Resistance training is making a comeback and equipment favoured by top athletes and trainers is helping to bolster its appeal. Jennai Cox reports
The potential hazard of heavy weights dropping on toes, combined with the controversy over whether young children should be lifting them at all, has led to many schools leaving resistance training out of PE classes altogether.
However, following a recent report by the British Association of Exercise and Sport Sciences, which recommended two supervised weight-training sessions per week for young people, one school has been experimenting with soft dumbbell substitutes and has found them to be both popular and effective.
Powerbags, which resemble long tubular cushions made of strong ripstop tarp and are filled with sand weighing from 3kg to 50kg, have been used by England's Rugby Union players since their inventor, Mark Bellamy, asked the team to sample prototypes he made three years ago.
Their versatility and portability made the bags such a success that many rugby-playing schools soon wanted them. One, Bishops of Hereford Bluecoats School, a comprehensive in Hereford, is now extending their use to PE and extra-curricular classes.
Along with Bellamy, Steve Bradley, the school's head of PE, and PE teacher Mike Stubbs have drawn up a programme using Powerbags for their pupils, which follows guidelines published last year in Journal of Sports Sciences:
"I young people should be encouraged to participate in safe and effective resistance exercise at least twice a week I part of a balanced physical education programme that fits in with the national curriculum".
The result is a 10-week programme that includes lifting and movement drills, throwing and catching, lunges and squats, and core stability work.
Sessions can be conducted indoors or out, with or without additional gym equipment and, because they are soft, there are no concerns over the bags being dropped or hitting anyone, or damaging floors.
"One of the best things about the bags is how inclusive they can make exercise," Bellamy says. "Many overweight kids find cardiovascular exercise hard work, but often they are strong so find this kind of exercise very rewarding."
Participating in some sort of resistance-training programme is important for all children, to ensure their muscular-skeletal system is robust enough to withstand other forms of exercise. In their book, Designing Resistance Training Programs, SJ Fleck and WJ Kraemer suggest that, provided the programmes are appropriate, there may also be strength gains and an enhancement in bone development from regular resistance training.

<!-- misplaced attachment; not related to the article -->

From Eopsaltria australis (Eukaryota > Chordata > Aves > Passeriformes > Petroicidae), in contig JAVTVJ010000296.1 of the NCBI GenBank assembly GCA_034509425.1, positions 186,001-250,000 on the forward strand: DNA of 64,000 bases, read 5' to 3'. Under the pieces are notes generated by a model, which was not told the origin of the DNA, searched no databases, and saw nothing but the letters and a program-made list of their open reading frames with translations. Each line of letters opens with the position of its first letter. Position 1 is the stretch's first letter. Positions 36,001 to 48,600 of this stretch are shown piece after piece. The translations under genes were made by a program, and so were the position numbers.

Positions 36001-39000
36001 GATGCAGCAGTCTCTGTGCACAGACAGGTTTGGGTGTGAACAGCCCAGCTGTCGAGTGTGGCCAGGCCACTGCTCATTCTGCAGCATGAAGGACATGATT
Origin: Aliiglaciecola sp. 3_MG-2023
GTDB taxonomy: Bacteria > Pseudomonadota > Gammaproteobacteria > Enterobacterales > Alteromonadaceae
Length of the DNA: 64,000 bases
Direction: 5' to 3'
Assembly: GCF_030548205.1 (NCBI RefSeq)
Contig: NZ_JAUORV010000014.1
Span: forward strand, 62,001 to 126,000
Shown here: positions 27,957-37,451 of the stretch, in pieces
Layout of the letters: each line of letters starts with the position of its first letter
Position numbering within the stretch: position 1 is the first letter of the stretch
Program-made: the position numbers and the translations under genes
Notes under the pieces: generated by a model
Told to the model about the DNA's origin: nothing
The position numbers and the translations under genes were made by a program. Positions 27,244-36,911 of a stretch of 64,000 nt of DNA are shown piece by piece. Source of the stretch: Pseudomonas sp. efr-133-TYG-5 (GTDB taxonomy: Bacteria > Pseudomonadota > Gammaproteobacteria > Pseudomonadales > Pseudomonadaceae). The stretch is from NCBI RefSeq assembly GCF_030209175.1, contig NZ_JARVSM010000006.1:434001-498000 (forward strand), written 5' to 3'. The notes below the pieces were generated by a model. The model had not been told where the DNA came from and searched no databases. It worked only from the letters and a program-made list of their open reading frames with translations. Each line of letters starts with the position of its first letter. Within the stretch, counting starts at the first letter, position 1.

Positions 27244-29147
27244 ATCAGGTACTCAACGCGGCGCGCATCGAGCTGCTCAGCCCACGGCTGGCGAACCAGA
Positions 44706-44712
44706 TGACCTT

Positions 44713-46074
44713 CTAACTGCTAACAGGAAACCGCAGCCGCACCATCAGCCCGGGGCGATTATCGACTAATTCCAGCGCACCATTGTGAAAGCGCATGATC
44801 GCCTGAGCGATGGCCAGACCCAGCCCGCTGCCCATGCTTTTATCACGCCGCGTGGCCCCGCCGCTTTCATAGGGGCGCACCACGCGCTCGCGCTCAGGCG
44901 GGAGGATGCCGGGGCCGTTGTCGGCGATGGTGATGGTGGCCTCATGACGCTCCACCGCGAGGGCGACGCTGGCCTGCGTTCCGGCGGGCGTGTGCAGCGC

According to Bishops PE teacher Mike Stubbs, all of those who come to his morning strength session, Monkey Club, have experienced improvements, particularly in their core stability, since beginning to use the bags.
"We started off trying them out on a group of year 10 boys who were just ready to progress from rope-climbing and swinging on beams," he says.
"Everyone thinks the bags are fantastic. They are safe and allow for more natural movement patterns, which replace the sorts of things kids are no longer able freely to do, like climbing trees."
As well as allowing for a more varied class, doing any sort of resistance training can be an effective means to lose weight and improve posture, says Bellamy, who is a doctor of sports psychology and has been involved in sport training for most of his life.
The movement within the bags and the flexibility of the handles makes them less predictable than dumbbells, which forces the user to engage and therefore strengthen the stabilising trunk muscles.
"We have made the training sessions fun, and so far the kids seem to love them," Bellamy says. "It also helps that they know they are doing the same sort of routines and using the same training tools as many of the country's top sportsmen and women."
Apart from being used by the national Rugby Union teams and about half of the Premiership clubs, Powerbags have been bought by a number of Premiership football clubs, by England squash, tennis and hockey teams, the disability swimming team and most English and Welsh institutes of sport, where those bound for this year's Children's Games went to train.
"You can mimic almost any exercise and use any combination of body parts,"
Bellamy says. "The body needs to be trained as a unit, because that is the way we use it, and if children can be taught the correct biomechanical movement patterns as they become stronger, they will be better co-ordinated and more powerful. That will stay with them for life."
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